The man in charge of China's aerospace, Mr Lu Tung, has been viewing a number of civil and military aircraft, including the Harrier 'jump jet' near Guildford, a London suburb.
The man in charge of China's aerospace, Mr Lu Tung, has been viewing a number of civil and military aircraft, including the Harrier 'jump jet' near Guildford, a London suburb. The visit of Mr Lu and his twenty-four man delegation came a month after Chinese Vice-Premier Wang Chen was a flying display by a Harrier jet at the same airfield.
Mr Lu Tung, China's Minister of the Third Ministry of Machine Building - and the Chinese Minister responsible for aerospace - today (Monday) commenced a two-day visit to British Aerospace.
Minister Lu and his 24 - strong delegation from the People's Republic of China are guests of the British Government.
On the first day of his visit to BAE, Minister Lu toured the Warton (Lancashire) factory before flying to the Dunsfold Flight Development Centre of Kingston-Brough Division, near Guildford, Survey.
There, the Minister and his delegation watched demonstrations by the Harrier "Jump Jet" and Hawk ground attack/trainer aircraft. The Chinese delegation flew from Warton to Dunsfold in a BAC 111 airliner.
Later in the day they toured the Kingston Upon Thames, Surrey, production line and saw Harrier and Hawk assembly. During production line tours the Chinese delegation met Union representatives.
The second part of the Minister's tour is scheduled for this coming Wednesday (13th December) when he will visit BAe factories at Hatfield (Herts) an Hurn, near Bournemouth.
Minister Lu's programme includes viewing a number of British Aerospace aircraft, both civil and military.
SYNOPSIS: Before the display, Mr Lu spoke with officials from British Aerospace, who make the Harrier jet. In November, Premier Wang told the British Board of Trade that the aircraft was high on China's list of military needs. China was reportedly interested in buying up to ninety Harriers, worth about six hundred million United States dollars.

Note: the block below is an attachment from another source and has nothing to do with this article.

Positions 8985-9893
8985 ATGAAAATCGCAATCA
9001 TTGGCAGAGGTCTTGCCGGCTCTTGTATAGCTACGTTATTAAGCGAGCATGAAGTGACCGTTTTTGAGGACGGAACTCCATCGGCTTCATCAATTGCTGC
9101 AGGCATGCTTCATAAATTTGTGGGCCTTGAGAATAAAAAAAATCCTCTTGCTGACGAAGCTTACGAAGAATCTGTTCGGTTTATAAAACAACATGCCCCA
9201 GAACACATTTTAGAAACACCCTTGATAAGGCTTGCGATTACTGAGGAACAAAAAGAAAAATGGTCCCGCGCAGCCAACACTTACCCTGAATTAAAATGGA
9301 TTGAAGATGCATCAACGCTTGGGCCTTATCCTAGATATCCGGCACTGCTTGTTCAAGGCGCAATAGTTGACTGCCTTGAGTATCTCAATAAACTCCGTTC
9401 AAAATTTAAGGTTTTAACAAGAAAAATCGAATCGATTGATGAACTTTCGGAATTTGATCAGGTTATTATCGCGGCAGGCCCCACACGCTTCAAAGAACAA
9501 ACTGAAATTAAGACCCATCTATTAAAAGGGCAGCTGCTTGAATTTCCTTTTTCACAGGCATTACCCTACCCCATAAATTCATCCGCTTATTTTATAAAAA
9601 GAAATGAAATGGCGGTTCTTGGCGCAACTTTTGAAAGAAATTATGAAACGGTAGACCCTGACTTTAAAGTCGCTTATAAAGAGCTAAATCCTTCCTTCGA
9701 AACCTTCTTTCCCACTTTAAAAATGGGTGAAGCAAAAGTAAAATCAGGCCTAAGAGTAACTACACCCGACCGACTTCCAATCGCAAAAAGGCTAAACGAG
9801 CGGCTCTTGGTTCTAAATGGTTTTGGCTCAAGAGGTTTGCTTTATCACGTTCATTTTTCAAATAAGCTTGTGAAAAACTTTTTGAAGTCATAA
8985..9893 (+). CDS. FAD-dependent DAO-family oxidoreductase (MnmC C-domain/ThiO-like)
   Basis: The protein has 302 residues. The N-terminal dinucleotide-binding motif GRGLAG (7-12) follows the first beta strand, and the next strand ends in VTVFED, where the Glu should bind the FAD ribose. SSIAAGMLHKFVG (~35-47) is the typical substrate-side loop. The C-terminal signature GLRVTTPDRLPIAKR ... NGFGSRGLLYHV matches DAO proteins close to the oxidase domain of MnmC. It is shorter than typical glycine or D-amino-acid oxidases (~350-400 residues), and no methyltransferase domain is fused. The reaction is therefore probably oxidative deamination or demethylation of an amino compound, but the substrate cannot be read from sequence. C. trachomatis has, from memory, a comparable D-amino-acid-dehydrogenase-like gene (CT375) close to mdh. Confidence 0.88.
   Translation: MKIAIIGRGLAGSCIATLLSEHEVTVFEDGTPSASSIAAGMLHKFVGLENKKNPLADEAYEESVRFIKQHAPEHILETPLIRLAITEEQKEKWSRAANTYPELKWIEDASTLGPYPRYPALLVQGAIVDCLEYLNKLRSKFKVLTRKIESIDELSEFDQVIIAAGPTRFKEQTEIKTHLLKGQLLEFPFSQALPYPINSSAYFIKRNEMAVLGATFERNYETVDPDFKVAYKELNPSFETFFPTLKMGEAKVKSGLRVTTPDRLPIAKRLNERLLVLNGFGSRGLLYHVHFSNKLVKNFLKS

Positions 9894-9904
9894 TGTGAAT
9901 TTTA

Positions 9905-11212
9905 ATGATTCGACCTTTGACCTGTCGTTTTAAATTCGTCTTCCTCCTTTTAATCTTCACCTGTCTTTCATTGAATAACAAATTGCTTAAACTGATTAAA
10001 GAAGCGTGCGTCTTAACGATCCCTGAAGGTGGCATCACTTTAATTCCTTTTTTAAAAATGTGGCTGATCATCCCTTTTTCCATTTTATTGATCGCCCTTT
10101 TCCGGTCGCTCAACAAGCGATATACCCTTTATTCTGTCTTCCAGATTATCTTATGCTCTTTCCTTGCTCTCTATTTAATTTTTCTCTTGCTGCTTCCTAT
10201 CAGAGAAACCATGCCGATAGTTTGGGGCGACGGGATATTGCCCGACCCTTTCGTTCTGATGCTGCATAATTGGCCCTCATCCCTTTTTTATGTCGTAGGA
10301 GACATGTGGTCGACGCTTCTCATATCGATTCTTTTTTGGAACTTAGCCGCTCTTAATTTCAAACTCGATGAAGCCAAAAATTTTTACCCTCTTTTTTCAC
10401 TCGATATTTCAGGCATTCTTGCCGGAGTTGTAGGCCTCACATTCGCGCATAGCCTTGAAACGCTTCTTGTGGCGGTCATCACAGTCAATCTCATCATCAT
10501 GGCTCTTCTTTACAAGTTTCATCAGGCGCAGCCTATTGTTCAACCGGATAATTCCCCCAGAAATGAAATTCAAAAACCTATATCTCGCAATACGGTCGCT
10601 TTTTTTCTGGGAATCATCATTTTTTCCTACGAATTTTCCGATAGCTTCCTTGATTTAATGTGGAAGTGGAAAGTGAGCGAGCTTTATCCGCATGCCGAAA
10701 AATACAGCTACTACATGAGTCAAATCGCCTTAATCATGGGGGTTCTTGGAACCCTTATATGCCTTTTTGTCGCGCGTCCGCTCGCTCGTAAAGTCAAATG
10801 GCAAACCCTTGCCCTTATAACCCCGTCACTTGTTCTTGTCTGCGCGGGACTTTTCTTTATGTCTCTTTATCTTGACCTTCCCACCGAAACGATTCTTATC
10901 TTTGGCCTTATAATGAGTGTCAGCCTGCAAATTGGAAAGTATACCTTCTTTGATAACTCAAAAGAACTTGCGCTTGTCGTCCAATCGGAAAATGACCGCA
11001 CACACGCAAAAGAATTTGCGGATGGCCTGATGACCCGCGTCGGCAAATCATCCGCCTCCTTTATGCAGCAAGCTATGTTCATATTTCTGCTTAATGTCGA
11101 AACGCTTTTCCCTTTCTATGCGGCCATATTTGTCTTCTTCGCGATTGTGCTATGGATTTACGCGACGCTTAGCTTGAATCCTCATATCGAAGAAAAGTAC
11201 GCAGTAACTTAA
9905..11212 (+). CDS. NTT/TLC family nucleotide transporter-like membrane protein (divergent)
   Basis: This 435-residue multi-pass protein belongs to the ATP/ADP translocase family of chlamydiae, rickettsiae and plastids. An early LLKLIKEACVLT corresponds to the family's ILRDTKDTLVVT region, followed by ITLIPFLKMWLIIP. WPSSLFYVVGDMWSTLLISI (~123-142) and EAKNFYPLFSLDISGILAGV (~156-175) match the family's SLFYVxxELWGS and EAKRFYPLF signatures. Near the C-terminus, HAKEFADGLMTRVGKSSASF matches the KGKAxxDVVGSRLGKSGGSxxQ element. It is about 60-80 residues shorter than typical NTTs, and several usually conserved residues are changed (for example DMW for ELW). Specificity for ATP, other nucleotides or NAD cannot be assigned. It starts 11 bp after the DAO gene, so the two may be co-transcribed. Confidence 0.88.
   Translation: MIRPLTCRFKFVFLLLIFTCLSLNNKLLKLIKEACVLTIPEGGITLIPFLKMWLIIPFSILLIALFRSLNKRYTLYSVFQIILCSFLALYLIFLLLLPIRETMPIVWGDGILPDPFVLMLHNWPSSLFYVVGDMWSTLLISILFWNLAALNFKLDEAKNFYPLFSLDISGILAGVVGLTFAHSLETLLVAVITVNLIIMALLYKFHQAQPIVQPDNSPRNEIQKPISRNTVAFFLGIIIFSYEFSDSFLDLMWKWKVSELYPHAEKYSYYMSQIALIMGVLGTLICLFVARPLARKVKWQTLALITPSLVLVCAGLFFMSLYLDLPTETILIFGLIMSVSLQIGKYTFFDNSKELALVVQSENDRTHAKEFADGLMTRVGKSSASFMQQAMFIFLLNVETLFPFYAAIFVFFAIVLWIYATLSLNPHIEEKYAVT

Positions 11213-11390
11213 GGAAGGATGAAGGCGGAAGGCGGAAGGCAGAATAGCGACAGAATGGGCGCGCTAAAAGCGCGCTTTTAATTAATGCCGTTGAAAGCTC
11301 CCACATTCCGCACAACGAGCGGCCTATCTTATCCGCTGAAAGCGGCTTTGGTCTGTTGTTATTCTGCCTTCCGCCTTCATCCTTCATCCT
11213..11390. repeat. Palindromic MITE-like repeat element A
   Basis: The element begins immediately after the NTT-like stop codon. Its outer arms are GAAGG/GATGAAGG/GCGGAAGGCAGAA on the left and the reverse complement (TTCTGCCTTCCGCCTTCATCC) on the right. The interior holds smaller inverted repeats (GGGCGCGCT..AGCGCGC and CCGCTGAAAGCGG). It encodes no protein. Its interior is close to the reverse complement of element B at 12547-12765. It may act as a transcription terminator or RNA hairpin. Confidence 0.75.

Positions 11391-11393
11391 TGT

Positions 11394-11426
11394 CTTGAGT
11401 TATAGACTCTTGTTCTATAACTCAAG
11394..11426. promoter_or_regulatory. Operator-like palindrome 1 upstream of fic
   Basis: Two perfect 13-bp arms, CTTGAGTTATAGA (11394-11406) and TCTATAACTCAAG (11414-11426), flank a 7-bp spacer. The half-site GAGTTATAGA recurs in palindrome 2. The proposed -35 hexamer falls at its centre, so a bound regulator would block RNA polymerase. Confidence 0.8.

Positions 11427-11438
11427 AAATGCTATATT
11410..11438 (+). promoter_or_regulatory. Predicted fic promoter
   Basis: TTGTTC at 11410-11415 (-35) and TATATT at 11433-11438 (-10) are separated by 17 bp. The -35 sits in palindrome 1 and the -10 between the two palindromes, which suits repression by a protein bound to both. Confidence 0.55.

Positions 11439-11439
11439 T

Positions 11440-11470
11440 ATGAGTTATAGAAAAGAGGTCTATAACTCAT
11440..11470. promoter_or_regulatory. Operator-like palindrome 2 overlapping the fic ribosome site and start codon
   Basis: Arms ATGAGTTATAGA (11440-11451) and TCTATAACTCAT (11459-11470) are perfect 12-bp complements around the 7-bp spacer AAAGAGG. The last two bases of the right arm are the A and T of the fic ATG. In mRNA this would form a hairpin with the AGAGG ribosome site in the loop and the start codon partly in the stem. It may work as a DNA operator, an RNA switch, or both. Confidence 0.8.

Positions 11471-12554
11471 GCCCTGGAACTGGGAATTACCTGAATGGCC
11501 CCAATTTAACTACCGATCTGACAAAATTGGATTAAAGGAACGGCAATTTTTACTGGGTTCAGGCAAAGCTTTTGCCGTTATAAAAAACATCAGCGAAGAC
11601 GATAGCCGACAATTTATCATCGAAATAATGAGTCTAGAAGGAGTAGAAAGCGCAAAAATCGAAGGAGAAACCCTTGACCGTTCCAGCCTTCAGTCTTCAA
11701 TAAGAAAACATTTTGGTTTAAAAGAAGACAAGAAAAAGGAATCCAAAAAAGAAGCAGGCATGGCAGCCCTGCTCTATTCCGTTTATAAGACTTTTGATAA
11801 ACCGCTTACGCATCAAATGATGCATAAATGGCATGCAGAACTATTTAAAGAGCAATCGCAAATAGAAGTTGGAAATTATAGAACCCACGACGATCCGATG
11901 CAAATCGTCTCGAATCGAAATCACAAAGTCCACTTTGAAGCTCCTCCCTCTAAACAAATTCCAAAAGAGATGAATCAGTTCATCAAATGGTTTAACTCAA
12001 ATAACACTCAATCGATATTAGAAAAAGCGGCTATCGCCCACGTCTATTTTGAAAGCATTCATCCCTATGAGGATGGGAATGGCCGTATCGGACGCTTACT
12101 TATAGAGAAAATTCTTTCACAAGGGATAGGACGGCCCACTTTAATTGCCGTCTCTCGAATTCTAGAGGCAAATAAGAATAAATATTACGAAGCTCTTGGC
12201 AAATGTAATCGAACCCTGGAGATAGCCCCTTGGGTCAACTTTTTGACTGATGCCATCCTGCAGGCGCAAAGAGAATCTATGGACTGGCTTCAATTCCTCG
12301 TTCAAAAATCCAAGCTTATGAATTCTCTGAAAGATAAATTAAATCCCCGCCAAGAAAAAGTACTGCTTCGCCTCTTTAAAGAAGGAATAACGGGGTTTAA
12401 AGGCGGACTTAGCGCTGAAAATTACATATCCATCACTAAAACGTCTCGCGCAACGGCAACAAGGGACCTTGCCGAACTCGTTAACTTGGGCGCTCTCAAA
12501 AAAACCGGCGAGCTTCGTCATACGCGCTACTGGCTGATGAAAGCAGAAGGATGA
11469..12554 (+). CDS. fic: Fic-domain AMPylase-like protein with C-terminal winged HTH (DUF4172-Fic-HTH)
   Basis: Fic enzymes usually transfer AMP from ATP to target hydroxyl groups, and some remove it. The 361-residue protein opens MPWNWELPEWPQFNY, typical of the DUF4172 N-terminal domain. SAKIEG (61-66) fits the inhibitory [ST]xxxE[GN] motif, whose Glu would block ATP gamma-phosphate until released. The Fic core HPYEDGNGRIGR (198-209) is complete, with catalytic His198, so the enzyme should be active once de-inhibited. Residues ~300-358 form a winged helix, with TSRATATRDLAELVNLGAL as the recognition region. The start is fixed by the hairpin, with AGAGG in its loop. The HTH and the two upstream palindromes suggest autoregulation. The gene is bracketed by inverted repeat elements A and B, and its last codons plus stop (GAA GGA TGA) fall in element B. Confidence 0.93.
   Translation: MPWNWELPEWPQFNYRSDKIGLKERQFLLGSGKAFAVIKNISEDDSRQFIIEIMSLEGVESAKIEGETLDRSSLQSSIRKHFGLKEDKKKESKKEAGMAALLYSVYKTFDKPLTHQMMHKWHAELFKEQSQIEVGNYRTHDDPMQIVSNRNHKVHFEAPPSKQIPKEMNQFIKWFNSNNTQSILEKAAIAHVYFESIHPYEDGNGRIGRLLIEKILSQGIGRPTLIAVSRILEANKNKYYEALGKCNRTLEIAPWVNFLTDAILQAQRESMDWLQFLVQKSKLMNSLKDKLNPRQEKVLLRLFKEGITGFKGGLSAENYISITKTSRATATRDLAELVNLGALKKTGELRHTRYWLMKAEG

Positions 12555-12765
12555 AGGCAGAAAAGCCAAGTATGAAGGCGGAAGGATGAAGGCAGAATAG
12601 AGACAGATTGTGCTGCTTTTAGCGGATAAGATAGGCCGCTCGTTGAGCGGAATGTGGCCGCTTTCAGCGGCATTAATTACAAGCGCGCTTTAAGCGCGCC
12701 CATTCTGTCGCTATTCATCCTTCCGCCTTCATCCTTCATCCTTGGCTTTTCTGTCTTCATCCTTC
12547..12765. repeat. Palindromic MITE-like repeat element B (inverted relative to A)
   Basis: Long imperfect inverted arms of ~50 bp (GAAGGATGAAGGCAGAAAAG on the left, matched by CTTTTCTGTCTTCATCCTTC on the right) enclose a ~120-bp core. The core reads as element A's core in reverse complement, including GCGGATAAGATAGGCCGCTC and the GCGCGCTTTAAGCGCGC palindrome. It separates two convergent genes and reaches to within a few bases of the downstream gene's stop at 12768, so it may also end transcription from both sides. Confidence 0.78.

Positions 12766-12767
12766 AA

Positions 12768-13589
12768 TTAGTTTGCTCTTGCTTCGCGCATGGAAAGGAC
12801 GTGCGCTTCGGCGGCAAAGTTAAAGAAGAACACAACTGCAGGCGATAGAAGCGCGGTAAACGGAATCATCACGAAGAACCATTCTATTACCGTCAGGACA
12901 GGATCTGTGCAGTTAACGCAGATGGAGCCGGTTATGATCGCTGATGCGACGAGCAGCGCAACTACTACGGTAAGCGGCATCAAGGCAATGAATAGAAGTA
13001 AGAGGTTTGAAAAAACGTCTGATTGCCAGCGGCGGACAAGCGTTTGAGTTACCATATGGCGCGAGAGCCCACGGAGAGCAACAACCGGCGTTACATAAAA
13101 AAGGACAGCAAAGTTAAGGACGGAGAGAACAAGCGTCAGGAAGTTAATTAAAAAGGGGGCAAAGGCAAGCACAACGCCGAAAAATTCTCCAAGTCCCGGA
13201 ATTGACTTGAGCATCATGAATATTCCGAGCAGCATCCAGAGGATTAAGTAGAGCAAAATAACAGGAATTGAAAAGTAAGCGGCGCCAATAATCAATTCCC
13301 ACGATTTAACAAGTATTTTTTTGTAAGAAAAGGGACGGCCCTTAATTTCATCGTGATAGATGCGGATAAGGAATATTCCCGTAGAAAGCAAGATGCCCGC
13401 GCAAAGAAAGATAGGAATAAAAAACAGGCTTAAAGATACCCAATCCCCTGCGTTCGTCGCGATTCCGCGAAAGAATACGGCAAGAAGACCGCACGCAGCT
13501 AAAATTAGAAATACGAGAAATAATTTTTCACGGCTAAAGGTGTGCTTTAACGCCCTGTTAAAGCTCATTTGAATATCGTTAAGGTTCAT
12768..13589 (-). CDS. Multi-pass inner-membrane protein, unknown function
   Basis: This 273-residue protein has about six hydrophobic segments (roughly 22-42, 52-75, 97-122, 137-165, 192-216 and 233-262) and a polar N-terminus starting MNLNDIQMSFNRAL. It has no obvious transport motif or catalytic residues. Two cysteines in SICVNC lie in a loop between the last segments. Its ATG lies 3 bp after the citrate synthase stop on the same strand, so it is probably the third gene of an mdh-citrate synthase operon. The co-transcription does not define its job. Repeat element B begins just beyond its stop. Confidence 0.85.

British Prime Minister, James Callaghan has told Mr Wang, that Britain is prepared to consider selling China defence equipment including the 'jump-jet'. But there has been speculation that the United States might block any such deal through Cocom, the co-ordinating committee which controls exports of strategic goods to communist countries. The Soviet Union has expressed displeasure at the possibility of any British arms deal with Peking.
Anglo-Chinese talks about the Harrier have highlighted the Soviet Union's concern about military sales to China. In a letter to Mr Callaghan Soviet President, Leonid Brezhnev said Anglo-Soviet relations would freeze if Britain allowed the profit motive to win over common-sense, and sold military equipment to China. Moscow sees any such sales as a direct threat to its eastern borders with China.
The Guardian newspaper reported in late November that China's defence priorities were for ground, rather than air force needs, and first Harrier sales were not likely inside eighteen months.